He can compress the most words into the smallest ideas better than any man I ever met. — Abraham Lincoln

Story of the Romans - Helene Guerber




Varus Avenged

Tiberius had been summoned to Rome several years before the emperor's death, for Augustus little suspected what a bad man his stepson really was. He even adopted Tiberius as his own son and successor, and gave him the titles of Cæsar and emperor. These were given to him, however, only upon condition that he would, in his turn, adopt his nephew Germanicus.

This young man was as good and true as Tiberius was bad and deceitful. As he was very brave indeed, he was given the command of the Roman legions stationed on the Rhine; and here he soon won the affections of all of his soldiers.

Tiberius had a bad motive for nearly everything that he did; and he had sent his nephew to the Rhine because of the hatred that he felt towards the young man. He hoped that in this dangerous position Germanicus would soon die like Varus; for the Germans, encouraged by their one victory, were constantly trying to win more.

On one occasion, while Germanicus was absent for a short time, the Roman legions revolted. The young general, fearing for the safety of his wife, Agrippina, and his children, sent them all away. Now it seems that those rude men had taken a great fancy to his youngest child, who was only three years old. The boy, too, was fond of the soldiers, and wore little boots like theirs; and on account of these he was known by the name of Caligula.

To have their little favorite back among them once more, the revolted soldiers humbly came and begged Germanicus to forgive them. He did so freely, but took advantage of their new resolutions of good conduct to lead them against the Germans. After a few victories, the Roman army came to the very spot where Varus and his legions had so treacherously been slain; and here Germanicus paused with his men.

The bones of the dead Romans were piously collected and buried under a great mound, upon which Germanicus laid the first sod. Then, while his soldiers were thirsting to avenge their countrymen's death, he led them on further and further, until they met and defeated Arminius.

In the mean while, Tiberius had begun his reign. He pretended at first that he did not want the imperial crown; but he secretly bribed the senators to get down on their knees before him and implore him to accept it.

The new emperor, unlike most Romans, took no delight in chariot races, pantomimes, or shows of any kind. These amusements, however, were constantly taking place, and the people thronged into the circuses to see the fun. Very often the benches were overcrowded; and on one occasion a theater at Fidenæ gave way under the great weight, and twenty thousand persons were killed.

Tiberius was jealous of the victories won by Germanicus, and of the affection which his soldiers had for him; so the young commander was summoned home soon after his victory over Arminius. Germanicus returned as a victorious general, and the senate awarded him a magnificent triumph, in which Thusnelda, the wife of Arminius, preceded his car with her children.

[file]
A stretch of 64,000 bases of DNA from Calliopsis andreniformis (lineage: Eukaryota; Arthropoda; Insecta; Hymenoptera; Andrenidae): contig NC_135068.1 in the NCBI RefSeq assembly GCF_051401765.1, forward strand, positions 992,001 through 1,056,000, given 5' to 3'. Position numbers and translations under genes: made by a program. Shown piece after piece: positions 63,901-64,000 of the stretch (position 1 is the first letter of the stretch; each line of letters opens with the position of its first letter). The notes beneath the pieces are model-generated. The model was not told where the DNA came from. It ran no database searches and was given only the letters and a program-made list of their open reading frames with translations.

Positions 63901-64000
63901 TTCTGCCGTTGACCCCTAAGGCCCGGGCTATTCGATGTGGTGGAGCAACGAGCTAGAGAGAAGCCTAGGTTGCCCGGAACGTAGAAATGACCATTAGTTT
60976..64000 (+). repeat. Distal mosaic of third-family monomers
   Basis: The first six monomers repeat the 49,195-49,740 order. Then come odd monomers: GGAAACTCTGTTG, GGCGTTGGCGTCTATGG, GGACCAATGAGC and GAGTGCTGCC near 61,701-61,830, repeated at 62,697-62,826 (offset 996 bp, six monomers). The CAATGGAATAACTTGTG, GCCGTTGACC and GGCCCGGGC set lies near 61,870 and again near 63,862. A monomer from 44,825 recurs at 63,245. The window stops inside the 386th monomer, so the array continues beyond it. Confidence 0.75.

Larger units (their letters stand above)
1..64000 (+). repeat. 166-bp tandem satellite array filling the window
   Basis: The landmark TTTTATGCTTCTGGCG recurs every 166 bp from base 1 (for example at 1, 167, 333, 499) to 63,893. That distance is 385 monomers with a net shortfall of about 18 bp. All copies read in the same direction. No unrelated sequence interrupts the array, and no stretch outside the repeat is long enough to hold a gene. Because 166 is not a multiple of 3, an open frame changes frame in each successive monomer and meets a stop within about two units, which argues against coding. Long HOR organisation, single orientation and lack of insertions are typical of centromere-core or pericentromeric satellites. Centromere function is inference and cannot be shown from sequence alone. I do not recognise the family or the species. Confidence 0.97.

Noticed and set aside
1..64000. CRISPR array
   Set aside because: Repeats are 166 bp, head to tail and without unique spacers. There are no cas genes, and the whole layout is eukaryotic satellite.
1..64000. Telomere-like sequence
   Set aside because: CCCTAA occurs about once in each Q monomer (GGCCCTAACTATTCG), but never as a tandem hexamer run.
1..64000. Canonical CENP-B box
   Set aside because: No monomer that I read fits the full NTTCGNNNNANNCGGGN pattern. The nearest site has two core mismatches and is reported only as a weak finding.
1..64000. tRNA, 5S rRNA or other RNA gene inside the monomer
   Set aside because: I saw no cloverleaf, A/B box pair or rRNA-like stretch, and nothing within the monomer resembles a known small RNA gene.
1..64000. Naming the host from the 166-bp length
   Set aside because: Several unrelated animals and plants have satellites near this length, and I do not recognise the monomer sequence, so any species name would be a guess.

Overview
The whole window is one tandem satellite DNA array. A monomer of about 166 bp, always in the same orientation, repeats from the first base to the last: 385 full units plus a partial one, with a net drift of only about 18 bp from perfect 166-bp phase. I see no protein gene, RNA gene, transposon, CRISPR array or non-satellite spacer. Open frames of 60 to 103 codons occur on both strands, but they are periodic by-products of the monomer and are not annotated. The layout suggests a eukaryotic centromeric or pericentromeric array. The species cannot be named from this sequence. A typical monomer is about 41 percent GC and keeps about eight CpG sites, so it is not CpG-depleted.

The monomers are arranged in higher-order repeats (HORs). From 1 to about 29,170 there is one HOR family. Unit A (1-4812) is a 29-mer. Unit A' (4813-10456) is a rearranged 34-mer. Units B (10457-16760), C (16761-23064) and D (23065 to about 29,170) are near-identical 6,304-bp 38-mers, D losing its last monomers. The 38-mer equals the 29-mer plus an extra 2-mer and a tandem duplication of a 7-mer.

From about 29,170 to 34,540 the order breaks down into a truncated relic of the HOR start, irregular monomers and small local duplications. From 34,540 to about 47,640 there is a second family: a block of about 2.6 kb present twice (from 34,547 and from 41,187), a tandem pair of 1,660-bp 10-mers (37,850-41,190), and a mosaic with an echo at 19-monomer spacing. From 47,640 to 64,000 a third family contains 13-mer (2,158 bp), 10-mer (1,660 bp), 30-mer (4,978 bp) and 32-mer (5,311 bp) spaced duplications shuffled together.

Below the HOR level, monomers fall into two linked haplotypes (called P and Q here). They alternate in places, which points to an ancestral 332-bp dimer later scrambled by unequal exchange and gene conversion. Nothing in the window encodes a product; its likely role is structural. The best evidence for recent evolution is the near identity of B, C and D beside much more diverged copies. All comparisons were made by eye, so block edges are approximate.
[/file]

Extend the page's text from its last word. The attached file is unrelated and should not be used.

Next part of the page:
Germanicus
Triumph of Germanicus.


In memory of this triumph, a coin was struck in Rome, bearing on one side the name and picture of Germanicus, and on the other his return from Germany with the broken ensigns of Varus. The inscription around it was, in Latin, "The return of good luck." This coin, like many others thus struck for special occasions, is very rare and precious, and can be seen only in the best collections.



Contents

Front Matter
Review

The First Settlers
Escape from the Burning City
The Clever Trick
The Boards Are Eaten
The Wolf and the Twins
Romulus Builds Rome
The Maidens Carried Off
Union of Sabines and Romans
Death of Romulus
Strange Signs of the Romans
The Quarrel with Alba
The Horatii and Curiatii
Tarquin and the Eagle
The Roman Youths
The King Outwitted
The Murder of Tarquin
The Ungrateful Children
The Mysterious Books
Tarquin's Poppies
The Oracle of Delphi
The Death of Lucretia
The Stern Father
A Roman Triumph
A Roman Triumph (Cont.)
Defense of the Bridge
The Burnt Hand
The Twin Gods
The Wrongs of the Poor
Fable of the Stomach
The Story of Coriolanus
The Farmer Hero
The New Laws
Death of Virginia
Plans of a Traitor
A School-Teacher Punished
Invasion of the Gauls
The Sacred Geese
Two Heroes of Rome
Disaster at Caudine Forks
Pyrrhus and His Elephants
The Elephants Routed
Ancient Ships
Regulus and the Snake
Hannibal Crosses the Alps
The Romans Defeated
The Inventor Archimedes
The Roman Conquests
Destruction of Carthage
Roman Amusements
The Jewels of Cornelia
Death of Tiberius Gracchus
Caius Gracchus
Jugurtha, King of Numidia
The Barbarians
The Social War
The Flight of Marius
The Proscription Lists
Sertorius and His Doe
Revolt of the Slaves
Pompey's Conquests
Conspiracy of Catiline
Caesar's Conquests
Crossing of the Rubicon
Battle of Pharsalia
The Death of Caesar
The Second Triumvirate
The Vision of Brutus
Antony and Cleopatra
The Poisonous Snake
The Augustan Age
Death of Augustus
Varus Avenged
Death of Germanicus
Tiberius Smothered
The Wild Caligula
Wicked Wives of Claudius
Nero's First Crimes
Christians Persecuted
Nero's Cruelty
Two Short Reigns
The Siege of Jerusalem
The Buried Cities
The Terrible Banquet
The Emperor's Tablets
The Good Trajan
Trajan's Column
The Great Wall
Hadrian's Death
Antoninus Pius
The Model Pagan
Another Cruel Emperor
An Unnatural Son
The Senate of Women
The Gigantic Emperor
Invasion of the Goths
Zenobia, Queen of Palmyra
A Prophecy Fulfulled
First Christian Emperor
Roman Empire Divided
An Emperor's Penance
Sieges of Rome
End of the Western Empire